That "different way of thinking" means that, if you ask English a relatively straightforward question like, "What can immersion in classical music teach listeners willing to take the time to really listen?" you'll get an answer that is an entirely different ZIP code than anything resembling the humdrum.
"People are starving for the real thing, not some pale imitation or approximation," English said, and it's as if he was speaking in italics and caps. "Classical music is the story of characters – themes, melodies, motifs – undergoing a journey. Along the way events occur and transform them – changes of key, tempo shifts, explosive instrumental attacks that fragment the themes, break them down or recombine them.
"Each piece is an absolute allegory for our lives: music begins, undergoes a transformative journey, and ends. Without even knowing it, we’re circumscribing classical music onto our souls, because of that singularly unique parallel.
"The great composers were just like us – they experienced heartbreak, STDs, substance abuse, poverty, all of it. Classical music allows people to observe their own journey, often without even knowing it. But when you do know that it’s happening, you can ask yourself why you’re having the reactions you’re having. That is what art does – it generates visceral reactions from us, horrid or transcendent. We can deepen our experience when we ask ourselves why we’re having that reaction, and just follow it down."
Connecting to younger audience
Not surprisingly, the folks at WNED are well aware they've found in English the perfect storm – a deeply talented classical musician who considers it his life's work to both celebrate and share the transcendent and transformative powers of classical music with listeners.
"As both a working composer and a prodigious pianist, he brings a unique insider's perspective to the task of presenting music," says WNED music director Rawson – yes, that same Rawson the 10 year-old English listened to religiously back in the day.
"He can spend the afternoon arranging music for a rock band and later that evening, immerse himself and his audience in the music of Chopin and Schubert and, as they say, not miss a beat. And what fresh ears he has. Richie’s love for music is palpable and comes across directly to listeners of any age, although we have noticed that he does tend to attract younger, non-traditional listeners."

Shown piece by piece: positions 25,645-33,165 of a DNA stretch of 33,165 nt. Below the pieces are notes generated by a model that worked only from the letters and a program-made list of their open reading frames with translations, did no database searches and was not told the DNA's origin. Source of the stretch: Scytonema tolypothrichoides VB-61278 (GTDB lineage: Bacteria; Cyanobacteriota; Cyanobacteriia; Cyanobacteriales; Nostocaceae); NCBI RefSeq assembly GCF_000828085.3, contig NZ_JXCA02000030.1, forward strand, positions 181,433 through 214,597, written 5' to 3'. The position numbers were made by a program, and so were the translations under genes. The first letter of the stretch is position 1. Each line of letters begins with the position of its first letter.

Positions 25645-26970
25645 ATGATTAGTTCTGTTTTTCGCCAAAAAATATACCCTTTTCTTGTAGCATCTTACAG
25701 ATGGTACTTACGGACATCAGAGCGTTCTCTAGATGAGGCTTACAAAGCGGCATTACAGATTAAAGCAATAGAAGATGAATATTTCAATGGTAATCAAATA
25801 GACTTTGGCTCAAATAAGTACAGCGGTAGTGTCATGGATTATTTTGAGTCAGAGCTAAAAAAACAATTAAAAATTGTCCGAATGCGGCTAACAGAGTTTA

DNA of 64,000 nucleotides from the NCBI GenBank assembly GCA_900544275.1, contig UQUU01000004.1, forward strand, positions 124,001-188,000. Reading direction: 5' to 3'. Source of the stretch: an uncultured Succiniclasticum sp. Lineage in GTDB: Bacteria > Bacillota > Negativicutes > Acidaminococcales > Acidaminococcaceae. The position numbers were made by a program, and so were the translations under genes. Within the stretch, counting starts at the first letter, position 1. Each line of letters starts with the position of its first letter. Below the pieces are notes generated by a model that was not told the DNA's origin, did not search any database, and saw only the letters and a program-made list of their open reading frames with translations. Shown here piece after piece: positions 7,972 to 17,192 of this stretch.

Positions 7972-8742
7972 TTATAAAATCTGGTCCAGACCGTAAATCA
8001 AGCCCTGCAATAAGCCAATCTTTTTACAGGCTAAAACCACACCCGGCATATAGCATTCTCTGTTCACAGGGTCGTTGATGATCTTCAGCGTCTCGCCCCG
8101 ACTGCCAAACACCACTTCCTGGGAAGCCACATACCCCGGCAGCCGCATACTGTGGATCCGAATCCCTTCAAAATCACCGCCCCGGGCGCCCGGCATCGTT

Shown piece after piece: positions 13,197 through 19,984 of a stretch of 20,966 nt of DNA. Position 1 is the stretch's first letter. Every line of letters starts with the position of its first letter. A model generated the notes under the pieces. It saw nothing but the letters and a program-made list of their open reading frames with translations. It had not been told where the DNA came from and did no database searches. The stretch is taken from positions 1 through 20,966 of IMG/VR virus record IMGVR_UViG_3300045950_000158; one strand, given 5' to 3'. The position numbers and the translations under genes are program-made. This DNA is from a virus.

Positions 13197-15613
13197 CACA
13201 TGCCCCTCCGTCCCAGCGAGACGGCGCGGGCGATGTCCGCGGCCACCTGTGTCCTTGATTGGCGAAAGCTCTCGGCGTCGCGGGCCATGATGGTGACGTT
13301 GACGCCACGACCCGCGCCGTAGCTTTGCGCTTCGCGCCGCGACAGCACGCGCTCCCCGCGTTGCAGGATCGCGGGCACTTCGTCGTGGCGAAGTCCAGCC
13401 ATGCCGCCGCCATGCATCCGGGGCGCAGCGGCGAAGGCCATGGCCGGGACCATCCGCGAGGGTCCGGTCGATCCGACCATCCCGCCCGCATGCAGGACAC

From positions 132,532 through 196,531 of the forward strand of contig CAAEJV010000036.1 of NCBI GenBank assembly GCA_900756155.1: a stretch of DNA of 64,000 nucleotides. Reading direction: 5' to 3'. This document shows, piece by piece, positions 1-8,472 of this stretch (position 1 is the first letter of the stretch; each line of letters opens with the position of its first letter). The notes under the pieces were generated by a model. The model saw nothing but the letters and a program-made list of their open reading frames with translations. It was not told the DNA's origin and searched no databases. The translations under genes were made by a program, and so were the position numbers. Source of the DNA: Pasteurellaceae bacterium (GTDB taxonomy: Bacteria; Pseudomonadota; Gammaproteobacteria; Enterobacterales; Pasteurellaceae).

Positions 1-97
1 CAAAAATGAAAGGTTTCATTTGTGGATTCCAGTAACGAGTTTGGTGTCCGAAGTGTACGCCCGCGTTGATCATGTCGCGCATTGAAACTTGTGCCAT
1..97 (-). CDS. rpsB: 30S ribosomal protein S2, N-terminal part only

Hearing the words "classical music," "radio" and "younger audiences" uttered in the same sentence in 2018 – when the image of young people immersing themselves in Wagner or Stravinsky via terrestrial radio is as incongruous as the appearance of snow in July – smacks, perhaps, of wishful thinking.
But don’t tell that to English. He's just plain not having it.
"I have a need in me to share this tradition in every way I can, and I consider it a serious responsibility," he insisted. "All the outlets – composer, performer, theorist, historian – I was taught all those elements in every single piano lesson I ever had. Maybe that’s why my absolute favorite composer is Richard Wagner – the singularity of his vision, the fact that he did absolutely everything. That’s what drove him so mercilessly, and that’s what drives me: the need to share this galvanic experience that classical music delivers on such an unimaginable voltage level.
"For me, being on the radio is like being a guide on a mountain tour, and simultaneously, being one of the guided."